My original itinerary included traveling north from Greece to Croatia through the beautiful Balkan Mountains of Albania, Montenegro, and Bosnia. I didn’t realize that in today’s world, travel between Greece and Croatia can be dangerous and complicated. In addition to economic woes, some Balkan countries are still dealing with terrorism, organized crime, and various inter-ethnic conflicts.

I wasn’t concerned about safety passing through the Balkans. However, after listening to tourist stories about unreliable rail links and hearing Greek travel agents lecture me on the dangers involved, I reluctantly gave in and decided to fly.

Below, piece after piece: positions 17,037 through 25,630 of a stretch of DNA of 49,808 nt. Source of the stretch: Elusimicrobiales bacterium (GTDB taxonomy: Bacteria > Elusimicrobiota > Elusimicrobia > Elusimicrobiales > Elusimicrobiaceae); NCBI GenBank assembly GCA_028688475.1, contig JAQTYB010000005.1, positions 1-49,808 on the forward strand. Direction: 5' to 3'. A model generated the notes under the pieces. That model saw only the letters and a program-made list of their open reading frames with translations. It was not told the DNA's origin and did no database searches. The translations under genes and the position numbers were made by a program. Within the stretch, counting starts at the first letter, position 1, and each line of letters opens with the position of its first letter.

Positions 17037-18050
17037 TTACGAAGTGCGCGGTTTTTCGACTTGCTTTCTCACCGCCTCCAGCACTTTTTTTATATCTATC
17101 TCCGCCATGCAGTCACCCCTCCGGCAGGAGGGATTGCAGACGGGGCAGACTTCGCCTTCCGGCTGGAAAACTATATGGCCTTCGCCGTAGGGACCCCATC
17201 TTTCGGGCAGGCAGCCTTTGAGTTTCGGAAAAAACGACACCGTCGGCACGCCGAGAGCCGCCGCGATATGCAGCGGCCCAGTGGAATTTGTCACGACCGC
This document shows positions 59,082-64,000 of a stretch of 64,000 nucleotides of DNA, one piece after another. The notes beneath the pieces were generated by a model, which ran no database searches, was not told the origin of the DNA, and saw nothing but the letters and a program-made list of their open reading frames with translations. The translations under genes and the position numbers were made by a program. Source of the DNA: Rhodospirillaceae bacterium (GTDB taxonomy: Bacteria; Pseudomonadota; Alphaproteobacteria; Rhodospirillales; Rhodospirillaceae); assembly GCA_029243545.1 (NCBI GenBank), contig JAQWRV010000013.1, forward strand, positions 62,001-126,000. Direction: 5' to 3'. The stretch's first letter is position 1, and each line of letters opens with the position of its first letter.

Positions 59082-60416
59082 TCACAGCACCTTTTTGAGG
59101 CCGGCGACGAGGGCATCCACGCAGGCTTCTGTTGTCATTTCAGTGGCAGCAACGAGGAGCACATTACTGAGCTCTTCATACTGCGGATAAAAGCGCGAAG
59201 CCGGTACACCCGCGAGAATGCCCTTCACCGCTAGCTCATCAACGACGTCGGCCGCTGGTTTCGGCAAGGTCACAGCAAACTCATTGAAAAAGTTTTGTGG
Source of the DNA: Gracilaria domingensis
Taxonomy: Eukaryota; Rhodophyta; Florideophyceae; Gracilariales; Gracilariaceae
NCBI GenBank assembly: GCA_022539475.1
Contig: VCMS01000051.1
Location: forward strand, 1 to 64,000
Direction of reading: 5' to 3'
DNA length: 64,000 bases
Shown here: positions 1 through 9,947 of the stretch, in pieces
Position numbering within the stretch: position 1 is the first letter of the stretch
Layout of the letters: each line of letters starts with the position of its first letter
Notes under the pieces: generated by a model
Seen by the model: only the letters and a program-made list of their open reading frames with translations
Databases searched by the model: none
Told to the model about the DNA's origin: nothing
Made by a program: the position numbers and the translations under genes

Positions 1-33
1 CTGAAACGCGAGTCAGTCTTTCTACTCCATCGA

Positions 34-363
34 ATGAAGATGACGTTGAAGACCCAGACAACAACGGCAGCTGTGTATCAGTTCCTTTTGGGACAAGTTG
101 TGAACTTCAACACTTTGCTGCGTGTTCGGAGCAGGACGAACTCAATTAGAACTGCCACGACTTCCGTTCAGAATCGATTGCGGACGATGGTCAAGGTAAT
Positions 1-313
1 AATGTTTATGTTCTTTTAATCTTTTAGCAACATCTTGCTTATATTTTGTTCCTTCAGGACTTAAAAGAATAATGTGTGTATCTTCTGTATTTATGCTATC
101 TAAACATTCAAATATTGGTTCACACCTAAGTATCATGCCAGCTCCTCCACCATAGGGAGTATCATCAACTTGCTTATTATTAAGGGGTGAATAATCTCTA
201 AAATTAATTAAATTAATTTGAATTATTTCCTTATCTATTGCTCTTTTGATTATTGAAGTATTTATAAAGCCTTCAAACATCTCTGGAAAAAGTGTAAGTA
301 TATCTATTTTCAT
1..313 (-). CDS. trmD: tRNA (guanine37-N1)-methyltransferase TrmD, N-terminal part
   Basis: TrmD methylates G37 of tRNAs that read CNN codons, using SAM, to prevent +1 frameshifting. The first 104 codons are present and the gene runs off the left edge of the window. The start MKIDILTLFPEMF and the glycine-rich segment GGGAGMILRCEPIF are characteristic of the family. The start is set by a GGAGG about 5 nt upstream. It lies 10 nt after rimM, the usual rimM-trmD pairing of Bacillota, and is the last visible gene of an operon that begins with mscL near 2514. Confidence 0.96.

Balkans – Wired for Adventure

Some Balkan History

In 2006, the Montenegrin population voted for independence and elected Milo Đukanović as prime minister. The first seven years of independence and elections haven’t brought them much political change. “The Democratic Party of Socialists (DPS) and the Social Democratic Party (SDP) were the major forces. Two seats short of a majority, they reached out to the ethnic minority Bosniak, Croat, and Albanian parties for political support.”

“In December 2012 Montenegro’s parliament voted to give Milo Đukanović (DPS party) a seventh term as prime minister. Đukanović pledged to fight against corruption and organized crime, strengthen the rule of law, and improve transparency to help Montenegro overcome its economic crisis.”

Arch of Galerius – Thessaloniki Sightseeing